|The running calculator uses the distance and finish time of your most recent race to approximate your current level of fitness. Your performance is the result of many factors, including the maximum rate at which your body can process oxygen, your lactate threshold, and the mechanical efficiency of your stride. The calculator lumps the effects of all these factors into a single variable called VDOT, using a method popularized by sports scientist Jack Daniels in his book Daniels' Running Formula.
A given VDOT value corresponds to successively slower average paces as race distance increases. For example, VDOT 40.0 represents a 7:45/mile pace for a 5K race (24:05 total time), but 8:02/mile pace (49:58 total time) for a 10K, with both performances indicating the same overall level of fitness. Once your current VDOT has been determined, it can be used to predict your race times at other distances. The closer the other distance is to the original race's distance, the more accurate the prediction will be. Due to differences in physiology and training, some people may be better at longer distance races than shorter ones or vice-versa, but the calculator should yield accurate results for most runners.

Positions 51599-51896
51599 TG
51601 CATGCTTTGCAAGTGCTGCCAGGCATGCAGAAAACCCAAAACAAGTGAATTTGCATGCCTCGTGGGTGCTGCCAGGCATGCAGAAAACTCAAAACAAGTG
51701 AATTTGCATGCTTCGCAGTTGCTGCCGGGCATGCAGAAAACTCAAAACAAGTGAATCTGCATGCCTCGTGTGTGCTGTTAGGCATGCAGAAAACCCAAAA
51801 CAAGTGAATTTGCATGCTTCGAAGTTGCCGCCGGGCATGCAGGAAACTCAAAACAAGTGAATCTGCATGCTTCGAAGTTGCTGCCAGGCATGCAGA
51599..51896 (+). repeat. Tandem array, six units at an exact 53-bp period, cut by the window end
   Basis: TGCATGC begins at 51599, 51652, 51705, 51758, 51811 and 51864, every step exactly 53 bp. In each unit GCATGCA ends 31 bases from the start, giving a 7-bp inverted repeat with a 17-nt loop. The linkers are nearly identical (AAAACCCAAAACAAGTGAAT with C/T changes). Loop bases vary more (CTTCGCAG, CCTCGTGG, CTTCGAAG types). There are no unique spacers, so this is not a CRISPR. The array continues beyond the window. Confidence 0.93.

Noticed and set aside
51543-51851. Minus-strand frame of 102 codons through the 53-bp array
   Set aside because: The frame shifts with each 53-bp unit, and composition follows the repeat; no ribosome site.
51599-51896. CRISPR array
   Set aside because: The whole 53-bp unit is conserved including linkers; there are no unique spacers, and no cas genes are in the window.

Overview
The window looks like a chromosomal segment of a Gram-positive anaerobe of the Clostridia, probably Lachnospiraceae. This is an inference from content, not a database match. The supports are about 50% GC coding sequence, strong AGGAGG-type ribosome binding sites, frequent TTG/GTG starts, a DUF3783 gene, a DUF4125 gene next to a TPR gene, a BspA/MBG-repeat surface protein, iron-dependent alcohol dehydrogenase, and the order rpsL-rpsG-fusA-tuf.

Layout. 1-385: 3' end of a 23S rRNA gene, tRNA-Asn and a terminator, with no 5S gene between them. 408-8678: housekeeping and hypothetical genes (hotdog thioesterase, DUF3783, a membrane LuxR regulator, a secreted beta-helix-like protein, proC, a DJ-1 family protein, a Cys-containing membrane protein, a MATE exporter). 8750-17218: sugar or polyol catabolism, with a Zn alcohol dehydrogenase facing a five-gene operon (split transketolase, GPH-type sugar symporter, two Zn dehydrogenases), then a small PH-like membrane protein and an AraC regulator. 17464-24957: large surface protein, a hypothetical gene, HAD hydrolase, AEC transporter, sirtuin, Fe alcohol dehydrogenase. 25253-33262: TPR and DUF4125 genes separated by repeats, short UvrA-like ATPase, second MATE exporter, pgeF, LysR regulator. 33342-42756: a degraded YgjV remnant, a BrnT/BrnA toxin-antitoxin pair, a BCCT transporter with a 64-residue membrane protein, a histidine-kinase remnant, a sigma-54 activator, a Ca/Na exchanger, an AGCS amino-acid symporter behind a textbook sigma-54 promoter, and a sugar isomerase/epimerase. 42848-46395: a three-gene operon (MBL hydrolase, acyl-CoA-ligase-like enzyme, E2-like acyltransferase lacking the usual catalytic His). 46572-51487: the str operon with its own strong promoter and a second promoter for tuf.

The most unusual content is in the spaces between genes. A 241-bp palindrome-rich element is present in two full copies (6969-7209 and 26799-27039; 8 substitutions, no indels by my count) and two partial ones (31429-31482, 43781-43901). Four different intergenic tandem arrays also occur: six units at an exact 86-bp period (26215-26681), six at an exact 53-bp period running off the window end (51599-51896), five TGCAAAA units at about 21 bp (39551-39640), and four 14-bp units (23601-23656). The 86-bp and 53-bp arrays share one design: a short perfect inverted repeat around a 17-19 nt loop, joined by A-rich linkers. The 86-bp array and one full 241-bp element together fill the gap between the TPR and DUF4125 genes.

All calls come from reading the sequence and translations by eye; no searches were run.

The recommended training paces are also determined from your current VDOT value. They correspond to the five primary training types as defined by Daniels: everyday easy runs, marathon pace runs, tempo (lactate threshold) runs, intervals, and repetitions. These training types and the purposes served by each are explained fully in Daniels' book.
The data for pace/time adjustments related to elevation, temperature, and wind speed are adapted from Daniels' chapter Utilizing Your Training Environment, in the 1st edition of his book. See the text for more information.